Conflicting State Data Privacy Laws May Drive Up Costs for Businesses

data privacy

A hodge-podge of privacy laws across the U.S. threatens to cost businesses more than $1 trillion over the next decade, with at least 20% of that burden falling on small- to medium-sized businesses, according to a report by the Information Technology and Innovation Foundation (ITIF) issued this week. 

The study recommends Congress pass a federal privacy law to preempt states, the Washington, D.C.-based science and technology policy think tank wrote.

Daniel Castro, ITIF’s vice president and co-author of the report, said poorly designed data privacy laws can impose a substantial toll on the economy through compliance costs. 

“When multiple states subject businesses to conflicting privacy laws, they increase these costs that ultimately are passed on to consumers,” he said in a statement. 

Since 2018, researchers reported that 34 states have passed or introduced 72 privacy bills regulating the collection and use of personal data. In addition, the report said such laws create significant compliance costs for businesses and confusion for consumers.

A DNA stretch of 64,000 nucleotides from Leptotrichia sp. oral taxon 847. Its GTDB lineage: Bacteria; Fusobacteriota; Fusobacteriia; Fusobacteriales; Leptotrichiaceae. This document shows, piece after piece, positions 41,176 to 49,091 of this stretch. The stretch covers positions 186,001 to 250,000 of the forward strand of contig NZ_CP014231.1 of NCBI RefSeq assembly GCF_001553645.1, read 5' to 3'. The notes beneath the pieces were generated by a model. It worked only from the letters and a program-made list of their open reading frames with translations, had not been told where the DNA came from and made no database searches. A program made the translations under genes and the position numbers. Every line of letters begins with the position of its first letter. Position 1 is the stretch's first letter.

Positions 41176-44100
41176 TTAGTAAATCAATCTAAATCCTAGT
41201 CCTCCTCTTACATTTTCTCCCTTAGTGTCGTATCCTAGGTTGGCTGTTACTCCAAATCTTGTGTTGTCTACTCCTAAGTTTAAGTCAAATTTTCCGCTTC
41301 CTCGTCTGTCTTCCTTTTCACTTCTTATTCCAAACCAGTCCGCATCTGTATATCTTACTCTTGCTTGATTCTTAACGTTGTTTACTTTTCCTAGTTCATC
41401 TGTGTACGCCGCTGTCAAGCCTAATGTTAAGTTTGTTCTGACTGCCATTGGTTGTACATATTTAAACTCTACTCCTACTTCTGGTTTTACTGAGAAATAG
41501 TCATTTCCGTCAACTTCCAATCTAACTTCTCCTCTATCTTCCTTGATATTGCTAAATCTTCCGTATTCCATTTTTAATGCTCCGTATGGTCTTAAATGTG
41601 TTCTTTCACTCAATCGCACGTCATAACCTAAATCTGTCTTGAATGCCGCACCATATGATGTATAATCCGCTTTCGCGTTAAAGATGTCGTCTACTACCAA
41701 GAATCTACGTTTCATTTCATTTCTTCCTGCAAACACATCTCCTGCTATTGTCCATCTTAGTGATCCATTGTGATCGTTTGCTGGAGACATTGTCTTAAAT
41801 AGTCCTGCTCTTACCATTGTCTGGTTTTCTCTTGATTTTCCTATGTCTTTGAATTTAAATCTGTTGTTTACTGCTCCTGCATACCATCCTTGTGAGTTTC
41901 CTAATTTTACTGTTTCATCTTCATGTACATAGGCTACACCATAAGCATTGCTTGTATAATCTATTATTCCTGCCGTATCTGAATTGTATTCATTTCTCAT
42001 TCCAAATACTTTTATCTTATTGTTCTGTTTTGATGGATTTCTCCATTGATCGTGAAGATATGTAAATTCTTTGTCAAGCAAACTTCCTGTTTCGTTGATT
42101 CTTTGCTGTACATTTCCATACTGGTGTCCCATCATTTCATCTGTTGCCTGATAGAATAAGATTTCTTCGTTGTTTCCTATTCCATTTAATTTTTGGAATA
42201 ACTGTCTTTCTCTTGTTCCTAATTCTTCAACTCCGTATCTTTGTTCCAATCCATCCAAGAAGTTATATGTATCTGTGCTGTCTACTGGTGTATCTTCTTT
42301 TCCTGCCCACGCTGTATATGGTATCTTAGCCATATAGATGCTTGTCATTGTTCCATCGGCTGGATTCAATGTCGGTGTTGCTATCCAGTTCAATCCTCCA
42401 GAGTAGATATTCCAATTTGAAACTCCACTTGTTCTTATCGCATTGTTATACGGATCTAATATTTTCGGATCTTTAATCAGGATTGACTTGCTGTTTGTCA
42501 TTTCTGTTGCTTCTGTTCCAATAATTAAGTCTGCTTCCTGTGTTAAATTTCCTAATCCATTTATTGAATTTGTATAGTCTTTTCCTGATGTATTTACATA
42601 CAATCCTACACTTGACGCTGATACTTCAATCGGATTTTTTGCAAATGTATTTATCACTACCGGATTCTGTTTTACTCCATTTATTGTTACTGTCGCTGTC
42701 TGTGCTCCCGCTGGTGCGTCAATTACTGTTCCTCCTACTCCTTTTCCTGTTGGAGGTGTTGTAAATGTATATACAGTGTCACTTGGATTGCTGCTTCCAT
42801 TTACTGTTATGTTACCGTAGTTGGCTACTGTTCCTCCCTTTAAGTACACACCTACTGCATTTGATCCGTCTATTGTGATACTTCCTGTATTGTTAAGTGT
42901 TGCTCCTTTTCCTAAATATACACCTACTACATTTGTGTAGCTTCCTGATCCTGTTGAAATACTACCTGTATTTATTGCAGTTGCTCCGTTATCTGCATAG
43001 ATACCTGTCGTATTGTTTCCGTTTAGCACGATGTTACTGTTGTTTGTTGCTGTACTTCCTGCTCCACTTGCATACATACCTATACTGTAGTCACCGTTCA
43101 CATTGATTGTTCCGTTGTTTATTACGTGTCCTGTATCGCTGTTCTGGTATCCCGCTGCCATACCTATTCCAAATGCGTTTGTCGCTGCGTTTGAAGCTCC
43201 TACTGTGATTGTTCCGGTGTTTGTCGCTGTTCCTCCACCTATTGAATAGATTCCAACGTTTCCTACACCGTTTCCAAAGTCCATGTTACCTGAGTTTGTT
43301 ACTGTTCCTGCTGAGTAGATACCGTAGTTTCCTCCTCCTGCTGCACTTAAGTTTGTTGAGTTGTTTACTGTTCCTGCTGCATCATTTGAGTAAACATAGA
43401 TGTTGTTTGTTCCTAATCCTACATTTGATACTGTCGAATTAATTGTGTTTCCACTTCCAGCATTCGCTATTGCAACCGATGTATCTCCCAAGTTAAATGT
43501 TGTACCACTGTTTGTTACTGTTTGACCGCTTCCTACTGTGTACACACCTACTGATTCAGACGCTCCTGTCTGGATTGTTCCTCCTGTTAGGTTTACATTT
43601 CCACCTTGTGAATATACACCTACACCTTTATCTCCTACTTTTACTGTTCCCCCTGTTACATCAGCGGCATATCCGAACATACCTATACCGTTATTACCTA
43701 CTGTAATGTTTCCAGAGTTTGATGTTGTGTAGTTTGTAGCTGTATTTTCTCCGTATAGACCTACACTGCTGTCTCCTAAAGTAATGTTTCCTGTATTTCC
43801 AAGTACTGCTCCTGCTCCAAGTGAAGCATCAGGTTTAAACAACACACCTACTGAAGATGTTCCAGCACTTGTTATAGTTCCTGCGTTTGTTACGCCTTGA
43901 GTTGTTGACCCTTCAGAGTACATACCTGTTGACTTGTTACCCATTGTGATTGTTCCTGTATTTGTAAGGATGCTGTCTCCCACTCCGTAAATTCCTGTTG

To illustrate the unfavorable impacts of creating 50 separate state privacy laws instead of a single federal statute from Congress, the ITIF calculated the cost to businesses to meet privacy rules in the state where they are headquartered and other states where they operate. 

Under ITIF’s model, the estimated costs associated with California’s privacy law would be $78 billion annually. That includes $46 billion incurred in state and $32 billion to be paid in other states.  

The 35-page survey concludes that to avoid conflicting laws and unnecessary costs, Congress should quickly enact comprehensive privacy legislation that would cover the country.  

ITIF’s study comes as a review of five U.S. financial regulators responsible for protecting consumers’ personal data revealed four have failed to follow key practices, such as documenting how they minimized collection and use of such data. 

Learn more: Report: Federal Financial Regulators Should Ensure Protection of Personal Data